Well organised; or reabsorbed.)

a. Dense, tough, and contracting.

b. Degeneration and caseation.

a. Discharging from freo mem

brane.

b. Suppurating into abscess, and

discharging.

c. Imperfectly suppurating and

caseating.

a. Withering and cornefact ion.

b. Decay by caseation and soften-
ing.

a. Early softening and excavation.

b. Obsolescence and calcification.

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CLINICAL AND PATHOLOGICAL VARIETIES OF CONSUMPTIVE DISEASES, EUPLASTIC AND CACOPLASTIC.

Phthinoplasms, or elements of Consumptive diseaseTheir origin and results Divided into those of the blood-vessels and those of the lymphatic systemClinical and pathological varieties of Consumptive diseases, euplastic and cacoplasticOf inflammatory Phthinoplasms ; the filyroid is the highest, tending to contract, and endure long without decay But it dwindles, and is attended with evidences of wastingEffects of fibroid in the lung; scars; dilated bronchi ; emphysema.

The preceding table will supply a key to explain the leading varieties of consumptive disease with which clinical experience makes us familiar, by referring them to the predominance of one or other of the elements here specified.

The first two on the list, representing the most healthy hyperplasms produced by inflammation, do not in themselves tend to induce consumptive disease. They are supposed to occur in otherwise healthy subjects; and, although they are morbid in their superfluity, yet they have in themselves either sufficient vitality to assimilate them to the affected tissue, or sufficient vitality and divisibility to be removed by reabsorption. But what begins as healthy inflammation may become deteriorated through mistreatment or neglect, or other unfavourable circumstances, or by the repeated application of the exciting cause; and then some of the more unhealthy results follow; and so the healthy hyperplasms may be combined with, or turned into, cacoplastic or aplastic products. The converse takes place more rarely. A person previously unhealthy recovers health; and then an accidental inflammation may produce euplastic results, to be well organised or dispersed without any evil consequences.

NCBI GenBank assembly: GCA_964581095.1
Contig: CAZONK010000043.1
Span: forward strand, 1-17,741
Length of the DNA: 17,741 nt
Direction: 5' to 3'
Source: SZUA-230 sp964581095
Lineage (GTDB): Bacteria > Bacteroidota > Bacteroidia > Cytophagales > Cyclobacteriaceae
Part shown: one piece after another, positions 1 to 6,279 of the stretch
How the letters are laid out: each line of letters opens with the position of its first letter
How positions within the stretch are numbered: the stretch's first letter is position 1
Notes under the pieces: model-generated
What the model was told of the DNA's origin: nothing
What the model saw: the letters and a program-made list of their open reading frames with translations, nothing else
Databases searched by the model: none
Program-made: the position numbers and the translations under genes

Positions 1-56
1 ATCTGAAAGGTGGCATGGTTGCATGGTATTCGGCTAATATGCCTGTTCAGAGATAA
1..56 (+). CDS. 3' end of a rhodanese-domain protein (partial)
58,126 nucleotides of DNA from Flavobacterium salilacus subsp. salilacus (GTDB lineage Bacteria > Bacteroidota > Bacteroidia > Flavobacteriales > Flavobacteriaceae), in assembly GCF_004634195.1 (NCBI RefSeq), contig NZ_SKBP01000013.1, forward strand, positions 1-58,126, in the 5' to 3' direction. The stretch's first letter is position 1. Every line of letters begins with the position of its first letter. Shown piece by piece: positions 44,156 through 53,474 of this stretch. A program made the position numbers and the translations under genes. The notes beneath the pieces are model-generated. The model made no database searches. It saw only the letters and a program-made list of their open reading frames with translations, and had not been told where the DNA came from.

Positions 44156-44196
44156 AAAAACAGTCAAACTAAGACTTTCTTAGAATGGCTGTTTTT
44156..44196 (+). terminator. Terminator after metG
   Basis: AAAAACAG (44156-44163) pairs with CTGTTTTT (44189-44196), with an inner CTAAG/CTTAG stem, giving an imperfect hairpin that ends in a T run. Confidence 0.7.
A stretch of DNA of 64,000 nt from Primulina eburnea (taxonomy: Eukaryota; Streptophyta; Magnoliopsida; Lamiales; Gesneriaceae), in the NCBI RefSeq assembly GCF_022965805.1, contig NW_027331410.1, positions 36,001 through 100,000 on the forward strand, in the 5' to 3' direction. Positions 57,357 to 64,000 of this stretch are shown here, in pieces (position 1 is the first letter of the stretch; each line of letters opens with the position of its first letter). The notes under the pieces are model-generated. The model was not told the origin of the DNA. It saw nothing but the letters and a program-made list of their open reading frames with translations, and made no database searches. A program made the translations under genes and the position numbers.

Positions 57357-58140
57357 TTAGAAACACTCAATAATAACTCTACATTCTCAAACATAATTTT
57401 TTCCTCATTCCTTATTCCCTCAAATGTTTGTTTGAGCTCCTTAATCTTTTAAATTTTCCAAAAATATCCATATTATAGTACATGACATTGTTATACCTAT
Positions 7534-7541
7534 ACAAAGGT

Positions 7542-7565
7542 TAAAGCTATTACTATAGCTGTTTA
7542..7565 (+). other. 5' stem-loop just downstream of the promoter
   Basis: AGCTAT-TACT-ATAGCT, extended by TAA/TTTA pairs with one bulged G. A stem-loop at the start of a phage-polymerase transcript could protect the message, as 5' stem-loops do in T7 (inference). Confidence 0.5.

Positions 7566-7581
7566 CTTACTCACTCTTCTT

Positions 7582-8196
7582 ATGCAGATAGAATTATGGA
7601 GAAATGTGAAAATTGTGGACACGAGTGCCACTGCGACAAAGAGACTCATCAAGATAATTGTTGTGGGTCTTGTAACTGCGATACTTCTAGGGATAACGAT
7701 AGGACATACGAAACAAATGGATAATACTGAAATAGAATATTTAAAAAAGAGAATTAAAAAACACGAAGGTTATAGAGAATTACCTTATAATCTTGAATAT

Unhealthy inflammations evolve two classes of hyperplasms, with less or more of a degenerative or consumptive tendency: (1) the fibroid and (2) the corpuscular, each of which has several remarkable varieties.

1. Fibroid hyperplasms are probably in part formed from the fibrillas of the fibrin exuded from inflamed vessels; possibly also by hypertrophy of pre-existing connective tissue. A great part of the tough consolidations produced in the lung by prolonged subacute or chronic inflammation consists of a fibrous material, which assumes the form of irregular connective tissue. They may owe their origin to the variety of pulmonary inflammation which I long ago1 distinguished as the interstitial kind, and leading to a non-granular form of hepatisation. To this variety, without recognising its cause, Laennec gave the term of carnification. It occurs in pleuro-pneumonia when the pressure of the pleural fluid on the lung restricts the plastic effusion to the interstitial texture, without any granular formations in the air cells. This is the most common origin of extensive fibroid disease of the lung; and its nature is evident in the accompanying proofs of previous inflammation,—the general adhesions (often of the same tough character) of the pulmonary and costal pleura of the affected lung. But there is also, probably, a peculiarly fibrinous state of the blood, which Kokitansky calls a fibrinous crasis, in certain cases, rendering the products of inflammation more fibrinous than usual, and with smaller proportion of the corpuscular element; and tending, therefore, to produce more fibroid or con

1 Cyclopedia of Medicine, Article 'Pneumonia,' 1833.